Bulletproof Dental Practice Podcast Episode 36
Hosts: Dr. Peter Boulden & Dr. Craig Spodak
- What does it mean to work ON your business instead of IN your business?
- A lot of dental practices aren’t really run like business at all. Ignorance is NOT bliss.
- The e-myth (entrepreneurial myth) is that most people who start a business are entrepreneurs, when in reality, most people who start a business are technicians.
- Because we have a high level of understanding of dentistry, we think that uniquely qualifies us to run a business that provides that dental work.
- Most dental practices are set up as people-dependent practices, when the focus should be on a systems-dependent process. WHAT DOES THIS MEAN?
- People-dependent practices are dependent on specific people in the office, whether it’s you or an employee. Should something happen to that person the office becomes very vulnerable.
- Corporations are process-dependent business, which is why independently owned practices have something to fear. They are far less vulnerable.
- Working on your business means one thing; creating a system for everything so you can get superior results consistently, predictably, and with a lot less stress and work.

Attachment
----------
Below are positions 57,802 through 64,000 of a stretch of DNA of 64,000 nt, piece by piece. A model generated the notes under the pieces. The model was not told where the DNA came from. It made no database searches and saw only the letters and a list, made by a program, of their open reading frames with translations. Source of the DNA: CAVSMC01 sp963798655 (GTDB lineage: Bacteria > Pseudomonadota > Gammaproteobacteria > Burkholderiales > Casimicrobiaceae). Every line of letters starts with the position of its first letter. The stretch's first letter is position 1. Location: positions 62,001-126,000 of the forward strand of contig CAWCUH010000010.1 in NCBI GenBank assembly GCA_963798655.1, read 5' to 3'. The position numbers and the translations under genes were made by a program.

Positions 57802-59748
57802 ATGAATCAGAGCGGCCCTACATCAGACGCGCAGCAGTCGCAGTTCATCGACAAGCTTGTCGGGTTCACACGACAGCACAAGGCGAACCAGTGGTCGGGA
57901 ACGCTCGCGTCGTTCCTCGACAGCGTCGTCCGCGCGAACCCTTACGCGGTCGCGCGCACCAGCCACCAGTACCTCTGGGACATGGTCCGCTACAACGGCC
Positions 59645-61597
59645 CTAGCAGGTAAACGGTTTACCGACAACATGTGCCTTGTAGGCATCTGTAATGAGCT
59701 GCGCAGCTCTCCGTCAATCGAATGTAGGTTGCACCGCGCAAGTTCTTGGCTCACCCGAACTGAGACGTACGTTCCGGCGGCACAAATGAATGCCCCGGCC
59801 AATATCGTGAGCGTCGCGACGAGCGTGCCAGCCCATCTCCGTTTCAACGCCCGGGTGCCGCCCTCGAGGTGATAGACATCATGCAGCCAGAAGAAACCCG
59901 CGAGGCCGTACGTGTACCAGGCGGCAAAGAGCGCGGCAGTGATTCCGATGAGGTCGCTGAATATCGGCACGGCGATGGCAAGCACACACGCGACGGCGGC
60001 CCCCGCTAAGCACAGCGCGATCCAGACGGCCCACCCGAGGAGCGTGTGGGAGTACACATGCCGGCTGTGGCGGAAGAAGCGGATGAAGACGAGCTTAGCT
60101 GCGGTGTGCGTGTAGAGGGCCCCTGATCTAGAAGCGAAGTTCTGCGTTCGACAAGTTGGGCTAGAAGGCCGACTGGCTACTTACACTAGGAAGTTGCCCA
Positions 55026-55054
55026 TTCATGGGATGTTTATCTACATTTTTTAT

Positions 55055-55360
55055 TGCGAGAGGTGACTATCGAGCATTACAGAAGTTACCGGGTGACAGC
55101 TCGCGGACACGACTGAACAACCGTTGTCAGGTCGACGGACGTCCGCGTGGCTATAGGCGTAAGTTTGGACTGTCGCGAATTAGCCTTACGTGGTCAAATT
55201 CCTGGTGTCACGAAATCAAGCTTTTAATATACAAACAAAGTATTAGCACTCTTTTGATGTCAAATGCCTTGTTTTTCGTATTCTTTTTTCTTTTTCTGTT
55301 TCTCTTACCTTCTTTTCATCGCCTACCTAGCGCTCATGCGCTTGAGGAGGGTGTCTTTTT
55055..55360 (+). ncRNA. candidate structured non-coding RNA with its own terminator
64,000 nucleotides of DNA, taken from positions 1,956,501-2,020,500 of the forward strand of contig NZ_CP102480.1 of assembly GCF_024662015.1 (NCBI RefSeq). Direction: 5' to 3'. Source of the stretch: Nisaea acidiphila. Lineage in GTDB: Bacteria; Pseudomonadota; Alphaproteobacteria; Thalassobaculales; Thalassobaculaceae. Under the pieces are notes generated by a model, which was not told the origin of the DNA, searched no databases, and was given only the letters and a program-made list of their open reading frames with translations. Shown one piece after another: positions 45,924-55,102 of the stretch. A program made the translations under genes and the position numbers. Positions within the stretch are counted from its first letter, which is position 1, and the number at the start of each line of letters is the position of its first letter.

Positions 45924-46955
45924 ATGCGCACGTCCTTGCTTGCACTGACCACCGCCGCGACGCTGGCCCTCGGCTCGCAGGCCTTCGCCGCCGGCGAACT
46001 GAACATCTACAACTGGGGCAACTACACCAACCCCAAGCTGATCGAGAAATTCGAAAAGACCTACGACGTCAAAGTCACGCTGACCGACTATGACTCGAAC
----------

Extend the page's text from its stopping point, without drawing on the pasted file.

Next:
- Everything you do should be documented in a manual, a video, a checklist, etc. Create the system intentionally.
- If you’re “too busy” to step back from the drill and devote real time to creating processes, then you can’t expect a different result.
- Having a systems-dependent practice means you’re ready to scale and amplify effortlessly.
- Thriving business have three roles in common; the entrepreneur, the manager, and the technician.
- Entrepreneur is the visionary who thinks ahead, keeps planing for the future, and setting the GPS for the team
- Managers establish order and create consistencies, and hold everyone accountable
- Technicians (hygienists and dentists) do the technical work
- Everyone at their core is better suited to one of these roles, but ideally you should be able to do all three in equal amounts, especially in the beginning
- In order to run a successful dental practice, you have to give up doing all the dentistry yourself to allow yourself the time to grow the practice.
- Three practice stages:
- Stage 1 – Glorified Job
- Stage 2 – The Eager Stage
- Stage 3 – The Mature Stage
- First, we must assess where we are in the process, and situational and personal awareness are way undervalued in our professions
- Take some time and truly look at the pain points in your operation
- Create and optimize your practice operations manual
- Act like a patient, or hire a secret shopper and have them document their entire interaction
- Make a process for everything, assume you’re writing it for a 5th grader
- Silo 1 – Clinical operations
- Silo 2 – Business & admin operations
- Silo 3 – Marketing, growth & online reputation operations
- Silo 4 – Metrics & KPI’s
Part 2 coming soon!